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pearl: statins and fibrates both affect amyloid protein and reduce cognitive decline in hyperlipidemic patients until the decline less that patients without hyperlipidemia in the first place
pearl: treating atherosclerosis slows progression of dementia

notes from medscape

Treating Vascular Risk Factors Slows Cognitive Decline in Alzheimer's Disease
Pauline Anderson

observational study
patients who had all their vascular risk factors (VRFs) treated
had slowest rate of cognitive decline
CVR's to treat: HTN, dyslipidemia, diabetes, tobacco smoking, and atherosclerotic disease

study uses PE, imaging, labs, MMSE
n = 301, mean age 71.7
definite, probably or possible Alz dz (according to National Institute of Neurological and Communicative Disorders and Stroke/Alzheimer's Disease and Related Disorders Association criteria)
at least 2 MMSEs at least 6 months apart
mean follow-up for pts was 2.3 years

"The 21 patients who did not have any VRFs to begin with were excluded from the analysis, leaving 280 patients (93.0%) with at least 1 VRF. These participants were divided into 3 groups: no VRFs treated (25.7%), some VRFs treated (42.5%), and all VRFs treated (31.8%).

To assess cognition, the Dementia Rating Scale was performed at baseline, and MMSE scores were recorded at each visit. At the start of the study, the mean MMSE score of patients was 21.6. During the study period, the mean annual decline on MMSE was 1.6 points. The decline was slowest for patients with all VRFs treated."

**Patients whose dyslipidemia was treated with either a statin or a fibrate had a slower decline than those without dyslipidemia.

patients with untreated disease declined faster than patients with no disease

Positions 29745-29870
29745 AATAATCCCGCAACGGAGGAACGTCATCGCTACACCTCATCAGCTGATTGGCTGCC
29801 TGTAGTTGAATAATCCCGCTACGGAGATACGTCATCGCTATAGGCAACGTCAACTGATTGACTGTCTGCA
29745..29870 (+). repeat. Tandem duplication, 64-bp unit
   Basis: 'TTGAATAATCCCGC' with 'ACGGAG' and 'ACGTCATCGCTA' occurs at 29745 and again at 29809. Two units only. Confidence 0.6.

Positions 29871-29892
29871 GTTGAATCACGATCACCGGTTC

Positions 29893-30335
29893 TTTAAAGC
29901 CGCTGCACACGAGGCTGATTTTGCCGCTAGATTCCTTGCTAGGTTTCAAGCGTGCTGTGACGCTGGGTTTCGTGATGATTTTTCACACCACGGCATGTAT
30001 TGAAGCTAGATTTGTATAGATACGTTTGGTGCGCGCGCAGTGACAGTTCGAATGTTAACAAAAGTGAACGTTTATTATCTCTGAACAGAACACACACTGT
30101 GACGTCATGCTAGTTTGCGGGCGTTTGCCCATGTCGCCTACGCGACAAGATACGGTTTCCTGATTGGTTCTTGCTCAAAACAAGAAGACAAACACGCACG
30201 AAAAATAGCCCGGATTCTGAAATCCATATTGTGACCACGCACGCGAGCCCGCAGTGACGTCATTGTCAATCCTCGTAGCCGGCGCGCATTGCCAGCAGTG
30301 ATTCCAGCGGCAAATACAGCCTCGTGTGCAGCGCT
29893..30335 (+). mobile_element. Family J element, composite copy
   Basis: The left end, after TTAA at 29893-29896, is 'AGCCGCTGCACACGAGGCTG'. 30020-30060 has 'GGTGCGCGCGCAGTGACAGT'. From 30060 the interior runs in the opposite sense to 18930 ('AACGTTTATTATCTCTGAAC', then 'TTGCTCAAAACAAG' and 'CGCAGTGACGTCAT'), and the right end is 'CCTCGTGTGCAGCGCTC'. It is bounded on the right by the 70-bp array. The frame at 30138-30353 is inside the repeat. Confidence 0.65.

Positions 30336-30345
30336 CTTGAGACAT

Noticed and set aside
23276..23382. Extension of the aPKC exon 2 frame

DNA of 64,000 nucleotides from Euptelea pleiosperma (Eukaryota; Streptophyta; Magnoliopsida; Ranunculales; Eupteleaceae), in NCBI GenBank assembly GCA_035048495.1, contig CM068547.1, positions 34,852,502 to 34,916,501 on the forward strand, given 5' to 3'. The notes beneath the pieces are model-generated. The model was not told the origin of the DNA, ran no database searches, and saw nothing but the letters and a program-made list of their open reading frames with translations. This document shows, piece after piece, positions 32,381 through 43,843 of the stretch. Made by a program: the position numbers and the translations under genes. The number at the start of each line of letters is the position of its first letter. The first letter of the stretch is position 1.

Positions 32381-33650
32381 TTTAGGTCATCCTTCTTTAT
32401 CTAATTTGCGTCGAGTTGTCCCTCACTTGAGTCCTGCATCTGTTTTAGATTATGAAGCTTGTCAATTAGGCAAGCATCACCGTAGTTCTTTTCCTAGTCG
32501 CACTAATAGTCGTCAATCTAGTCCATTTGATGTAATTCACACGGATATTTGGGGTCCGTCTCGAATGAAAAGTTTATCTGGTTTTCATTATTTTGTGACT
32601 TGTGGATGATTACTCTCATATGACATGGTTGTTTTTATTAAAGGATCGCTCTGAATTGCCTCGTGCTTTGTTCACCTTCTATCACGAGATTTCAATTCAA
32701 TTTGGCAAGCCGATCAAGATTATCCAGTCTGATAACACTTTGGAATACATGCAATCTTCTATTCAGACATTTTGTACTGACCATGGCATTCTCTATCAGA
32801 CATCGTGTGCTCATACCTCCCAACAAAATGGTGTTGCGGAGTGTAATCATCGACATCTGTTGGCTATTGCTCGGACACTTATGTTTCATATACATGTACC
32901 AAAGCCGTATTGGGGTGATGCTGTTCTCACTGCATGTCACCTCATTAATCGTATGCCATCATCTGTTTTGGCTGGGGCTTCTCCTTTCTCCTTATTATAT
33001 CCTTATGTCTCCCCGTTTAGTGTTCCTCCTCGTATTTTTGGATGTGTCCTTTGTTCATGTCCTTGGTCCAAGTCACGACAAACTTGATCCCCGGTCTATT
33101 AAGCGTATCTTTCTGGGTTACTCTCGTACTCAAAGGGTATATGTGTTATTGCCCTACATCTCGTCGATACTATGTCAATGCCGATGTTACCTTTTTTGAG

not clear how tx slowed decline: decr microinfarcts or other?

no significant effect for treating HTN, diabetes, or tobacco-smoking
n = not enough?

24 died during study
mortality risk was not sig different among groups

2003 dementia affected 27.7 million people worldwide
prevalence is expected to double within 20 yrs

Neurology. 2009;73:674-680. Abstract:
1: Neurology. 2009 Sep 1;73(9):674-80.
Treatment of vascular risk factors is associated with slower decline in Alzheimer disease.Deschaintre Y, Richard F, Leys D, Pasquier F.
Université Lille Nord de France, INSERM UMR 744, Institut Pasteur de Lille, 1 rue Calmette, 59019 Lille Cedex, France.

BACKGROUND: There is growing evidence that vascular risk factors (VRF) contribute to cognitive decline. Whether their treatment can slow down the progression of Alzheimer disease (AD) remains unsettled. The aim of this observational study was to evaluate whether the treatment of VRF is associated with a slower cognitive decline in patients who have AD without cerebrovascular disease (CVD). METHODS: We recruited 301 consecutive patients who had AD without CVD (mean age 71.7 years; 69.4% women; first Mini-Mental State Examination [MMSE] mean score 21.6; mean follow-up 2.3 years), who had attended a memory clinic between 1997 and 2003. VRF sought were high blood pressure, dyslipidemia, diabetes mellitus, tobacco smoking, and atherosclerotic disease. Only 21 patients (7.0%) had no VRF. Others were classified as having no VRF treated (n = 72; 25.7%), some VRF treated (n = 119; 42.5%), or all VRF treated (n = 89; 31.8%). We compared MMSE progression over time among these 3 groups using a mixed random effects regression model. RESULTS: Baseline MMSE scores were similar in the 3 groups. With adjustment for confounding factors, MMSE progression over time differed significantly between groups (p = 0.002). Patients with all their VRF treated declined less than those with none of their VRF treated. Those with some VRF treated tended to have an intermediate decline. CONCLUSIONS: In patients who have Alzheimer disease without CVD, treatment of vascular risk factors (VRF) is associated with a slower decline in Mini-Mental State Examination score. Randomized controlled trials are needed to confirm this association, but our data suggest that dementia should not prevent treatment of VRF.

PMID: 19720973 [PubMed



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